Hydrogen (H2) is being explored as a fuel for passenger vehicles. It can be used in fuel cells to power electric motors or burned in internal combustion engines (ICEs).
It is an environmentally friendly fuel that has the potential to dramatically reduce our dependence on imported oil, but several significant challenges must be overcome before it can be widely used.
Produced Domestically. Hydrogen can be produced domestically from several sources, reducing our dependence on petroleum imports.
Environmentally Friendly. Hydrogen produces no air pollutants or greenhouse gases when used in fuel cells; it produces only nitrogen oxides (NOx) when burned in ICEs.
Availability. Hydrogen is only available at a handful of locations, mostly in California, though more hydrogen fuelling stations are planned for the future.
Vehicle Cost & Availability. Fuel cell vehicles (FCVs), which run on hydrogen, are currently more expensive than conventional vehicles, and they are not yet available for sale to the general public. However, costs have decreased significantly, and commercially available FCVs are expected within the next few years.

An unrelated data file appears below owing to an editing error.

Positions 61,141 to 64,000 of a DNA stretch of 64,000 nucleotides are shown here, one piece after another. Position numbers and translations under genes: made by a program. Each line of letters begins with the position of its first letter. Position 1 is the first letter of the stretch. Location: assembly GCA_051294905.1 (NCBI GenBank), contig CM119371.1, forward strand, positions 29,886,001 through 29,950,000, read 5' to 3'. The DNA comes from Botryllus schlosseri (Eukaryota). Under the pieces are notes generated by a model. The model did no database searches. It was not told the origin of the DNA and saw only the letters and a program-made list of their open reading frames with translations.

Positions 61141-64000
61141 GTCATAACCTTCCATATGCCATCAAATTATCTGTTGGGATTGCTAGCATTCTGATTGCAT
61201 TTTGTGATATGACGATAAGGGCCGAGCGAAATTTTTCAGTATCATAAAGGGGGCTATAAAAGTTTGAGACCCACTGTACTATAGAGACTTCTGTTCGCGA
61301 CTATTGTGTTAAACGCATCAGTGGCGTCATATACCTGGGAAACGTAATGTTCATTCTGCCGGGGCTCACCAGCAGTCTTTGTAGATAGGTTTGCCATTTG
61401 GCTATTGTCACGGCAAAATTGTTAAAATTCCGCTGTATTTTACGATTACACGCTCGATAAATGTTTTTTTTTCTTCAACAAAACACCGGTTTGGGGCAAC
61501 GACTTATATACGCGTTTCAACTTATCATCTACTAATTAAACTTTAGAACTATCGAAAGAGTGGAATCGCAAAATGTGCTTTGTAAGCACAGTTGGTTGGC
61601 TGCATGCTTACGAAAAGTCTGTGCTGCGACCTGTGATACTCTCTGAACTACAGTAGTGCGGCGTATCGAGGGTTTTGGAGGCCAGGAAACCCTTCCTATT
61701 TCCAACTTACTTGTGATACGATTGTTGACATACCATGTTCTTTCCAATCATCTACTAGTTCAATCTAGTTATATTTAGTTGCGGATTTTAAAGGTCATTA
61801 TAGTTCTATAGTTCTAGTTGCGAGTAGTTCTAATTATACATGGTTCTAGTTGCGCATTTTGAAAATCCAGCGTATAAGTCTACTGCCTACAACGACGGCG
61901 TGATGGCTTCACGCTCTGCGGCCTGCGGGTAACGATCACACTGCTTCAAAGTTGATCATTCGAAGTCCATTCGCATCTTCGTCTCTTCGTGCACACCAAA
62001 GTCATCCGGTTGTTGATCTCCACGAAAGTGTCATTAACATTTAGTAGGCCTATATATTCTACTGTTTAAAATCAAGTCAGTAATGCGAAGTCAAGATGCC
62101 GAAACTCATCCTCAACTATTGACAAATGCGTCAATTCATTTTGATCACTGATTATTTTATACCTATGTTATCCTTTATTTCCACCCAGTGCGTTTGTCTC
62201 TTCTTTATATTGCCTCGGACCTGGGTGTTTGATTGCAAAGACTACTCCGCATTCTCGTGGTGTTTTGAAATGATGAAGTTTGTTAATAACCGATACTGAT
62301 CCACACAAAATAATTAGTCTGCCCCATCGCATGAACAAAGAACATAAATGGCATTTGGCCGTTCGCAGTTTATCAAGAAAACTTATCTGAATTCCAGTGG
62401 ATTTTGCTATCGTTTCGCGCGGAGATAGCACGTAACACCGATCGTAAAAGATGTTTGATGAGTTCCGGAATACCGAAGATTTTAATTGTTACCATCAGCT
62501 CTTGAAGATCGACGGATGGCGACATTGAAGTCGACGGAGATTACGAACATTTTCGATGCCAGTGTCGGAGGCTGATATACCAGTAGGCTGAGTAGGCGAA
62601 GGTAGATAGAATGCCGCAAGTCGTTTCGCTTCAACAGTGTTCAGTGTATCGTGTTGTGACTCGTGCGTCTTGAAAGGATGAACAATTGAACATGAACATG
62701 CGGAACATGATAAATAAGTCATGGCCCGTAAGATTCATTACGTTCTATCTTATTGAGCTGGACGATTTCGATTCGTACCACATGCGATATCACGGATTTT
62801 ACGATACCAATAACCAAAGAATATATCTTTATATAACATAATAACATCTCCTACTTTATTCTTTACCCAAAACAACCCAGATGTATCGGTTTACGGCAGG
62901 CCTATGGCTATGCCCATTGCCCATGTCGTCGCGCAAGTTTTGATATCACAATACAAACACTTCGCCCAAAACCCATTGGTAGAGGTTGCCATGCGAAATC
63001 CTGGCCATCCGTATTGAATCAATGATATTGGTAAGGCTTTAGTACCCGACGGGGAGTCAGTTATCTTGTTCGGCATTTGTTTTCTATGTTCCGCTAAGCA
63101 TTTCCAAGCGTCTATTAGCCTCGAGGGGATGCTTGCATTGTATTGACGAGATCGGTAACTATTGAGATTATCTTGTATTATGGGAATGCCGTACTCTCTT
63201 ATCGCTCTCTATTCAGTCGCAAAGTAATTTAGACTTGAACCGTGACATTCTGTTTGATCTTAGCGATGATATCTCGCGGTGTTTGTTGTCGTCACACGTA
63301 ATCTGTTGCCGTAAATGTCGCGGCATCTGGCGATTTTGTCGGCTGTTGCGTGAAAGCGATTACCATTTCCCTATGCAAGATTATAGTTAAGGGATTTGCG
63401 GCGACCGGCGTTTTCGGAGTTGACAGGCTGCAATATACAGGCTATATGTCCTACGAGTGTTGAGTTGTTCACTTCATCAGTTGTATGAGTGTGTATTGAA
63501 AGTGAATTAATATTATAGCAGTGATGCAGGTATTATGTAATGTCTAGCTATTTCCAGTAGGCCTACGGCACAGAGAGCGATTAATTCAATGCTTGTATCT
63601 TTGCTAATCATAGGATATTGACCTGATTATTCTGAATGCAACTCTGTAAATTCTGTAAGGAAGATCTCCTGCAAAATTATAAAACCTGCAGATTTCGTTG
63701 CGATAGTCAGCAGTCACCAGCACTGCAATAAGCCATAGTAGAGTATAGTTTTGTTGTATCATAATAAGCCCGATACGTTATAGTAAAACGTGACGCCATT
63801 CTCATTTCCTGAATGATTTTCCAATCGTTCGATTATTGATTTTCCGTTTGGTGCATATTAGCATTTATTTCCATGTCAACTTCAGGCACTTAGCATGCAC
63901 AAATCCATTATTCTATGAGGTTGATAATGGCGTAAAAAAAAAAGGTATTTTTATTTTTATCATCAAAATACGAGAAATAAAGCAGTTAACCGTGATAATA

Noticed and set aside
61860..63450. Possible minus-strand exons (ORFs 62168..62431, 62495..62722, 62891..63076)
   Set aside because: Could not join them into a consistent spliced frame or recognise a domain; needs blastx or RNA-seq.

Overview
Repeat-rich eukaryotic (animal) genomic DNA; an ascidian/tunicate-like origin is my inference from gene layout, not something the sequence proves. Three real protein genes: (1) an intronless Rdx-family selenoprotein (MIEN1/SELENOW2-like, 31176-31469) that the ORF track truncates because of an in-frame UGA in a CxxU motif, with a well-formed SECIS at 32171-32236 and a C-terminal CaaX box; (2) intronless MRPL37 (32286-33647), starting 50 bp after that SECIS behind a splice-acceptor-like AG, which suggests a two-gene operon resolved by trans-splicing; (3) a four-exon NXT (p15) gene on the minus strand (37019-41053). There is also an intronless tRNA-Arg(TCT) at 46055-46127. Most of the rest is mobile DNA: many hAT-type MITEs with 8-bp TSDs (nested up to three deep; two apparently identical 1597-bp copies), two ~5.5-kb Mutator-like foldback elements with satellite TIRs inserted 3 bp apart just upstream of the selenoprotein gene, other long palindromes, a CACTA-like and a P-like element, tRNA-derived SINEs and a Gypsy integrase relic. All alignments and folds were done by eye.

Onboard Fuel Storage. Hydrogen contains much less energy than gasoline or diesel on a per-volume basis, making it difficult to store enough hydrogen onboard an FCV to go as far as a comparable gasoline vehicle between fillups. Some FCVs have recently demonstrated ranges comparable to conventional vehicles—about 300 to 400 miles between fillups—but this must be achievable across different vehicle makes and models and without compromising customer expectations of space, performance, safety, or cost.
Other challenges related to FCVs must also be overcome.
Alternative Fuels and Advanced Vehicles Data Center